Seeking changes with consistency
Now comfortable being competitive, Solich and his coordinators are uncomfortable with not achieving more success.
The simple question to ask with coaches in a position for so long is whether or not the program is actually progressing. It’s a question both Albin and Burrow think about constantly.
“We’re always looking for better ways to do things,” Solich said earlier this year. “I’m not one to think I’ve got all the answers. I’m always searching, our coordinators are always searching.”
Both the offense and defense have altered their schemes over time to stay modern with current college football techniques, in addition to molding to the roster’s strengths.
The defense uses a 4-3 base formation that Burrow learned while playing at Nebraska in the ’70s under Monte Kiffin, his defensive coordinator at the time. It’s the most used system in football today.
Offensively, Albin started with an option offense that’s still run-heavy, but has evolved into a multiple, spread scheme.
A multiple offense means there are multiple formations containing running and passing plays out of complicated sets — designed to confuse a defense.
Lately, the Bobcats have included more run, pass, option plays than ever before. When quarterback Greg Windham lines up the offense, he’s given more flexibility to pass, hand the ball or keep it than any quarterback Ohio has utilized, Solich said.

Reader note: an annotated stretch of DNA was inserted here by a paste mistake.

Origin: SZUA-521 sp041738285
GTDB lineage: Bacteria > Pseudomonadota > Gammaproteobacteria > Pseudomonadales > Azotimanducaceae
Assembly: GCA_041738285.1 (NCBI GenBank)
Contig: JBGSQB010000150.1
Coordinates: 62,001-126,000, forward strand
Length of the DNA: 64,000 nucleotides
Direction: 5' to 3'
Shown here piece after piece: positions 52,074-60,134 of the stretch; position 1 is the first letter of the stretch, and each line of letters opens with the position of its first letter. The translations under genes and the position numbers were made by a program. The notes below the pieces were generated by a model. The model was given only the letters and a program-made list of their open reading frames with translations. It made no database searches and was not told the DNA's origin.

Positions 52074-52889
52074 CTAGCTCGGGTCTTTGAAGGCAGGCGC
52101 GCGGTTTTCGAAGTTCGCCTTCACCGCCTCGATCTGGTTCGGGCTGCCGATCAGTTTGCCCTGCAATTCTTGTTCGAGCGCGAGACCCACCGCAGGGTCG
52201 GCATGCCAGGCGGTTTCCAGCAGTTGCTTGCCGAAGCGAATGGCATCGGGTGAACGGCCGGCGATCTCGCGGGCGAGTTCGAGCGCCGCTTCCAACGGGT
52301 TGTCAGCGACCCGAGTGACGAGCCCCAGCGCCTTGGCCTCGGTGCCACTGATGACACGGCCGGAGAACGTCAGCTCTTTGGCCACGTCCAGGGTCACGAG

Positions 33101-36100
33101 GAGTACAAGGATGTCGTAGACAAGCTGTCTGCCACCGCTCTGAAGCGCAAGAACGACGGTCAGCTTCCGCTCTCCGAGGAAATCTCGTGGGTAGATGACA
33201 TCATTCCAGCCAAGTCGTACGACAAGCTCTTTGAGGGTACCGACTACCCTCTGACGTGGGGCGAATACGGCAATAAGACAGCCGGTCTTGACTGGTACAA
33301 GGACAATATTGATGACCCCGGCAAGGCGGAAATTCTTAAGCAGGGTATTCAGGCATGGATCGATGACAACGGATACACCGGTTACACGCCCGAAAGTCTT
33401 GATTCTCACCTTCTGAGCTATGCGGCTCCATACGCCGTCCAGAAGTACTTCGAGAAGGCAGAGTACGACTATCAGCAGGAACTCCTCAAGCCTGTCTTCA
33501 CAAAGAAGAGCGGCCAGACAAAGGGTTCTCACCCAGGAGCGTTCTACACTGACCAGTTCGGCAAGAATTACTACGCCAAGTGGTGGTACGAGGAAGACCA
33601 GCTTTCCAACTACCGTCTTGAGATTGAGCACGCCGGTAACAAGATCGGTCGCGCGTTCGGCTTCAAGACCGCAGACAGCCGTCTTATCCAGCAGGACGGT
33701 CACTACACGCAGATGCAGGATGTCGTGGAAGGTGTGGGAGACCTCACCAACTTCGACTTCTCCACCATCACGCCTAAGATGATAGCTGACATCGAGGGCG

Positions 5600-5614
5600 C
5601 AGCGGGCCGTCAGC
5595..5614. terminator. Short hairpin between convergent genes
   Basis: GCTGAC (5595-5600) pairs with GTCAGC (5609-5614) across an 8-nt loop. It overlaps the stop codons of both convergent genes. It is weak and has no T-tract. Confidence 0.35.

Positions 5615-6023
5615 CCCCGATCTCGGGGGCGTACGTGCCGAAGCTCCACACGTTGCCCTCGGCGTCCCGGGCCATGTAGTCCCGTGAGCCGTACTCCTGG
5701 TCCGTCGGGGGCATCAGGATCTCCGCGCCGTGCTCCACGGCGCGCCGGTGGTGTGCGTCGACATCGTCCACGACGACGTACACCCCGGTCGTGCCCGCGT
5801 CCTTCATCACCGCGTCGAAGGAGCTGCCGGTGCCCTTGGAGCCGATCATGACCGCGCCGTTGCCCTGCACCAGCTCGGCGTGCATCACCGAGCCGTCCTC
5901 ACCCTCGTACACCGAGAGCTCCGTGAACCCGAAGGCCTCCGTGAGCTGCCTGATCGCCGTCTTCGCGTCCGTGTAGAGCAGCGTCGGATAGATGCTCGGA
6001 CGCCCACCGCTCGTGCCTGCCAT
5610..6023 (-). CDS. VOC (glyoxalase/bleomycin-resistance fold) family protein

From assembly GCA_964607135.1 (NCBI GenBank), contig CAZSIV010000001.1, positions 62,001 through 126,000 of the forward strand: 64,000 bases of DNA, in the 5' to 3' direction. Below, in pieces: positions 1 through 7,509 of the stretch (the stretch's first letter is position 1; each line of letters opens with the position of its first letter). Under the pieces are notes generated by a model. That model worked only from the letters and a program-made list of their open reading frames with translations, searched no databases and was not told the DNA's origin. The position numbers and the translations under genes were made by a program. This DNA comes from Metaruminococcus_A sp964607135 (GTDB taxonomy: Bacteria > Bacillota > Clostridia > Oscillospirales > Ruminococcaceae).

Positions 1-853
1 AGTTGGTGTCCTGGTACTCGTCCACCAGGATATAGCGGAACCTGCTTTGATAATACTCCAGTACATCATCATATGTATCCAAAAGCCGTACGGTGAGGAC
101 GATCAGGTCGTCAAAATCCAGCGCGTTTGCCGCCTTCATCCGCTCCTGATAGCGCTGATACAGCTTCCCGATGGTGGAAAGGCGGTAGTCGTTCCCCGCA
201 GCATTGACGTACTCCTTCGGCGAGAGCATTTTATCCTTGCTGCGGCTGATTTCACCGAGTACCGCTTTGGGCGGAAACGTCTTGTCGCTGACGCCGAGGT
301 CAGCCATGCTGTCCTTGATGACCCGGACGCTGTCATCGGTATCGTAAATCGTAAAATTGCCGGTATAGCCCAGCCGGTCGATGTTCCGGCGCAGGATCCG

Off the gridiron
Twelve years is a long time, especially in a coaching position.
Offers have come up, even within the MAC, but both coordinators have stayed in Athens.
“It probably says quite a bit about a lot of things,” Solich said of keeping the same company. “We know each other’s personalities really well. Jimmy and Tim are two guys that I’ve known forever it seems like and we know each other’s personalities.”
Arguments have come, but they are solved quickly — which is especially important for Albin and Burrow, who are adjacent neighbors.
Both said Athens has been an integral part of their families.
Joe, Burrow’s son, started playing football in third grade and went on to be the quarterback at Athens High School at the state championship before enrolling at Ohio State.
“All those relations make it hard to leave,” Burrow said. “We were comfortable here and the quality of life here is awesome, so we made a decision at some point during the time we’re here that we were just going to be here.
His wife, Robin, is the principal of Eastern Local Elementary.
As for Albin, his daughter Brooke recently graduated from Athens High School and his son Treyce currently plays for the Bulldogs.
“Athens has been great here,” he said. “We’ve had opportunities to leave and we have not because of the community. The football stuff here, I do it for a loving, not a living. I guarantee I don’t do it for the wins. … My boyhood feelings are thriving.”
The only thing missing, though, is synonymous with all three coaches.
“We’re still trying to get that MAC championship and get it done,” Burrow said. “There’s still that drive that was there 12 years ago.”